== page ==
My father is full of great one-liners. Once, after spending the afternoon installing a ceiling fan, he said, “Well, that was fairly simple until it got complicated.” For too many marketers, this holds true in regard to search retargeting. To others, it is true of search retargeting and installing ceiling fans. Well, I can definitely help with one of those.Installing a Ceiling Fan As search retargeting gains momentum, I consistently hear questions about what leads to a successful campaign. Most are looking for tips, tricks, verticals, and/or anything that ensures the best possible results. First, I will reiterate the most important element in successful search retargeting campaigns: relevancy. As without relevancy none of the following tips will work. It’s crucial to ensure you’re getting the right message to the right consumer. For example, with Simpli.fi keyword level search retargeting, clients have the ability to serve dynamic display ads or to create specific keyword segments associated with very specific creative content to ensure ads are relevant to the viewer. Aside from the importance of relevancy, there are 3 questions search retargeters must answer to ensure successful campaigns.   What keywords best identify my converting audience? Not all keywords are created equal, and not all keywords perform the same across different tactics. The job of the search retargeter is to leverage the absolute best possible list of keywords for every campaign. Just like in search marketing, you will find small variations perform completely differently. For example you may find that “New York Hotel” performs great while “NYC Hotel” may simply not convert. At, Simpli.fi, we find that starting broad, testing different types of keywords, and optimizing quickly are best practices. Optimizing includes expanding and removing keywords based on performance. By far, the largest mistake I see in new search retargeting campaigns is marketers that only test their PPC (or paid search) campaign keywords. While these keywords are a great launching point, search retargeting is much more subtle and a user can be marketed to more than once. And that changes everything. It also leads us to our second question.   How many times do I need to show an ad to convert the audience? In many ways, I feel frequency has been misapplied in many display-targeting campaigns. I have been on more calls than I can count that discuss frequency capping as a way to prevent a user from being served too many ads. While this is important, an over-focus can lead to limiting the campaign. For these campaigns the question becomes “How do we show as little as possible?” The real question is not how many ads are too many, but rather how many ads are enough? I would gander that 1-3 impressions are not enough to convert a user. In daily life, are we really influenced to try a new product by a single impression or is it the impact of being reminded within the time of making a decision? While I do feel that uncapped campaigns can be counter-productive, we must be careful that we are not simply mentioned, but remembered. Memory is built on repetition. In fact, with search retargeting you may only have a short window of time to influence a user. In these cases, higher frequency is required to have impact. And speaking of time…   How much time do I have before the audience is no longer interested in what I have to say? One of the biggest challenges in search retargeting is to retarget a user for the right amount of time after they perform a search. Most solutions in the space default to a 30-day window, and in most cases, this is too long. For example, would it make sense to retarget a user that searched for “NYC hotels” 28 days ago? No, odds are the user has already booked a hotel. The simple truth is that even if a user converts somewhere else, any impressions served to them after they convert are wasteful. Many marketers will attempt to solve this by placing an exclusion pixel on the conversion page. Exclusion pixels are a start, but to maximize your budget, recency should be analyzed based on every impression. We find more often than not, the data can really educate the marketer on how long a user is open to influence. Another common mistake that we see is setting all in impressions to “next impression”. This is a tactic that serves the display ad if the search term is on the previous page. While this can definitely help performance, we find impressions that are served within an hour of the search can have significantly higher results than even the “next impression”. Again, these higher results can most likely be attributed to the fact that most searchers need to see a display ad more than once to be converted.   Getting the answers – Data, Data, Data Whether you are using cookies, segments, or servers, one thing is always true, data beats assumption. Coming from search marketing, this is an easy concept to grasp. There is a gap between how we think a user will search and how they really search. The same is true of search retargeting. When evaluating which partner to choose for a search retargeting campaign, the focus must be on the level of transparency of data. Any partner that only gives you a portion of the data is not allowing you to be fully educated about your client. The true value lies in finding a provider that gives you the real answers to these three questions:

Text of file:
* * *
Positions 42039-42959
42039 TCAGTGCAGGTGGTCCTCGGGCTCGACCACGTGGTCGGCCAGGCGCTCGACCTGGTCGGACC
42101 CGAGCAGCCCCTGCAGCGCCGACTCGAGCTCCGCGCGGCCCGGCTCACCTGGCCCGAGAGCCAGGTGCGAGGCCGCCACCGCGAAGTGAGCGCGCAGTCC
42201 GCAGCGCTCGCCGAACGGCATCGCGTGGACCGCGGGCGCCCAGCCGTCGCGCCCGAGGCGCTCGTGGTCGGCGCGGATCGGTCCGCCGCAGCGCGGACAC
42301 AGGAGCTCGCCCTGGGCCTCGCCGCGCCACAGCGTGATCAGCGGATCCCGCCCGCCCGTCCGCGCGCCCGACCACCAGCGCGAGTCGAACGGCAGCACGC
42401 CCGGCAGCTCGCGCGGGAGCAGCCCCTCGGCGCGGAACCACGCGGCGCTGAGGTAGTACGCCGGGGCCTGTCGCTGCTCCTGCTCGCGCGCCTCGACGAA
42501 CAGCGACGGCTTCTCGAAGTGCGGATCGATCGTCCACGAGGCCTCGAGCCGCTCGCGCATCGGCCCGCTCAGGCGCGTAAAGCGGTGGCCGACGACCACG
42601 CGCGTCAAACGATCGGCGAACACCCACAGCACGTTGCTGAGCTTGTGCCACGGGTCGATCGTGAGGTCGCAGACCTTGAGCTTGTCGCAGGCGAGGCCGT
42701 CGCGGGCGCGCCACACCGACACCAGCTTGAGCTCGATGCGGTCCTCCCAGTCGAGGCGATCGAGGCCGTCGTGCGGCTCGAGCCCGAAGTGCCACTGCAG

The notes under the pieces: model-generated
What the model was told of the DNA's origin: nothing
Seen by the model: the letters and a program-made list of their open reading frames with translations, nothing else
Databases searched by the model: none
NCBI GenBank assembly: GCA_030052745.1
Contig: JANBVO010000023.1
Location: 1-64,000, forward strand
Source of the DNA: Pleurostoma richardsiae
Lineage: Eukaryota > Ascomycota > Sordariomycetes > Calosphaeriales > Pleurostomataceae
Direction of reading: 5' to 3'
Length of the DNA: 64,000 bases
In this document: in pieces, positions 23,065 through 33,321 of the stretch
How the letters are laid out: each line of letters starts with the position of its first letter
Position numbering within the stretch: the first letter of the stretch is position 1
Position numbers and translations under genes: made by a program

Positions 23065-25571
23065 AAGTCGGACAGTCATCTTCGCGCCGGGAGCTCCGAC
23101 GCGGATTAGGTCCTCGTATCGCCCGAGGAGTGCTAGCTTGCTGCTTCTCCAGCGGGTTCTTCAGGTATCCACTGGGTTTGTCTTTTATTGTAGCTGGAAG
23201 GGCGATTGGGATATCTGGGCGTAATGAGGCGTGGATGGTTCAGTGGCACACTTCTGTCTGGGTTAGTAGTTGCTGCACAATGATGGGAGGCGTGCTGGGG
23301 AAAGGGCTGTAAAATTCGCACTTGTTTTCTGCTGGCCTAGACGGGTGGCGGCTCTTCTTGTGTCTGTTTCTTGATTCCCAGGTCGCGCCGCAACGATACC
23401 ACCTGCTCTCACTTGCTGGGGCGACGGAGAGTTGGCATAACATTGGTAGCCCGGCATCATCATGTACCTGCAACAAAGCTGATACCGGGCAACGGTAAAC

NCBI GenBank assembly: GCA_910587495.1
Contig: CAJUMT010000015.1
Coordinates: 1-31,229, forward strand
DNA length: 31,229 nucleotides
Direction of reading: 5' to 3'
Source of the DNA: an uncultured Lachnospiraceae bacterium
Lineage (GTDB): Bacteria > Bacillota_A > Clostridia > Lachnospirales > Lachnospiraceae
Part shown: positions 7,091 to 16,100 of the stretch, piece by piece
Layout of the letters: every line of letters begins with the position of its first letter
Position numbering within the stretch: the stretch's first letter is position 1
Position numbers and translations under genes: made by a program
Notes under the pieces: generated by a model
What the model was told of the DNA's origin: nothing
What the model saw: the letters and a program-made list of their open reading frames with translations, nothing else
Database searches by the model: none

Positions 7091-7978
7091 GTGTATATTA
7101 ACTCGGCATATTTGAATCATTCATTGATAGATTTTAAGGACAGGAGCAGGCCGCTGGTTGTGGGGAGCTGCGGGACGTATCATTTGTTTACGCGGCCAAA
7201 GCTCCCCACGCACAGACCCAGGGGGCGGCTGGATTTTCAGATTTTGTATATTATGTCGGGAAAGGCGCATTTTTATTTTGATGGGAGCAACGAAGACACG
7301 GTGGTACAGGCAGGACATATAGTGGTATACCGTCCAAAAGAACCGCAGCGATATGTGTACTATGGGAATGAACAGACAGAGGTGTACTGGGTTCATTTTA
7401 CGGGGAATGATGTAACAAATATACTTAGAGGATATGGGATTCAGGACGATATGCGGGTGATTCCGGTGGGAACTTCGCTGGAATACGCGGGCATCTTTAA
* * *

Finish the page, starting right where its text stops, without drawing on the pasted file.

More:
• What keywords best identify my converting audience?